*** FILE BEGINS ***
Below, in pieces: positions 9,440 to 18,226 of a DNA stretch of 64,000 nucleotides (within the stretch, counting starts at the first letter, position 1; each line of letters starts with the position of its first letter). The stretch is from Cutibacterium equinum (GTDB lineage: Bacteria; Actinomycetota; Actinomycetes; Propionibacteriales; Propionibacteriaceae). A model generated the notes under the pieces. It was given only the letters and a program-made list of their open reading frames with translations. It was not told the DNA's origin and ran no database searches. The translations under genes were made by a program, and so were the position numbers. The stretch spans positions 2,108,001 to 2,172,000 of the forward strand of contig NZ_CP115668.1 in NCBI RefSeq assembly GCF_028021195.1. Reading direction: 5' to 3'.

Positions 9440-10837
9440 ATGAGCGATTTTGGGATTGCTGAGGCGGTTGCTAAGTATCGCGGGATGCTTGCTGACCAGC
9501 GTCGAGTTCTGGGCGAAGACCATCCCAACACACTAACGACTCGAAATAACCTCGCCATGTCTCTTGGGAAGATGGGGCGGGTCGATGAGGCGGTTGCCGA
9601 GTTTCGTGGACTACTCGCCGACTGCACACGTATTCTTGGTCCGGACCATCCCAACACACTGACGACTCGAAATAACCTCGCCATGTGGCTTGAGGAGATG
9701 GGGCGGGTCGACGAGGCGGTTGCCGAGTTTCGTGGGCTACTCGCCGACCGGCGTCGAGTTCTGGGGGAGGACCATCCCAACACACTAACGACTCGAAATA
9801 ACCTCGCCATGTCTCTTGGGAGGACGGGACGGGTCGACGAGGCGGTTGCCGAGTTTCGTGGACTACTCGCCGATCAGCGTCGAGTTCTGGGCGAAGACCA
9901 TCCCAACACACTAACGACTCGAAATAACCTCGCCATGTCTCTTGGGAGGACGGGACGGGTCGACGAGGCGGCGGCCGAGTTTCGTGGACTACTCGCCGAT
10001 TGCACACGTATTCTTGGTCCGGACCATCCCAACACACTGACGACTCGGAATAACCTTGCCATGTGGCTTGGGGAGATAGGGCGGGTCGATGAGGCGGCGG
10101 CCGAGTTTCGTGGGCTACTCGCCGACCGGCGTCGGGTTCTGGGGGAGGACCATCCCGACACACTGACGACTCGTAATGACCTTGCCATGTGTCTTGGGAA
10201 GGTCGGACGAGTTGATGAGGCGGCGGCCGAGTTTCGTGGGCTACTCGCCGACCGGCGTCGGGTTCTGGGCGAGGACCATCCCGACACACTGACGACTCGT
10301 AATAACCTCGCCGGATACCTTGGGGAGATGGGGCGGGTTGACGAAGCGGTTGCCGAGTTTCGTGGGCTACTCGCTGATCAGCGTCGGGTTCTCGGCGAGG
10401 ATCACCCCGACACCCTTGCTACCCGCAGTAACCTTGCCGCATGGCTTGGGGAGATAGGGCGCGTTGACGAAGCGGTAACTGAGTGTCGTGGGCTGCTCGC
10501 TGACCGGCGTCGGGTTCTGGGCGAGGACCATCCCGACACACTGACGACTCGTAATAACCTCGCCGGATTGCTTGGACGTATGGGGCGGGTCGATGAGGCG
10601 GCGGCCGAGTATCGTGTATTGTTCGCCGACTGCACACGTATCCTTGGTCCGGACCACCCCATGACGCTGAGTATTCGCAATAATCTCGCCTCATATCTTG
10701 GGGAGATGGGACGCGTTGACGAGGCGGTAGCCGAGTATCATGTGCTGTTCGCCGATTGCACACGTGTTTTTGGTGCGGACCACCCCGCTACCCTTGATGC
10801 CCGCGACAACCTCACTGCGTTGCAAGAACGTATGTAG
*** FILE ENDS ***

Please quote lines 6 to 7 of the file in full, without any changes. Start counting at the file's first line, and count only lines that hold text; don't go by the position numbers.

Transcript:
9701 GGGCGGGTCGACGAGGCGGTTGCCGAGTTTCGTGGGCTACTCGCCGACCGGCGTCGAGTTCTGGGGGAGGACCATCCCAACACACTAACGACTCGAAATA
9801 ACCTCGCCATGTCTCTTGGGAGGACGGGACGGGTCGACGAGGCGGTTGCCGAGTTTCGTGGACTACTCGCCGATCAGCGTCGAGTTCTGGGCGAAGACCA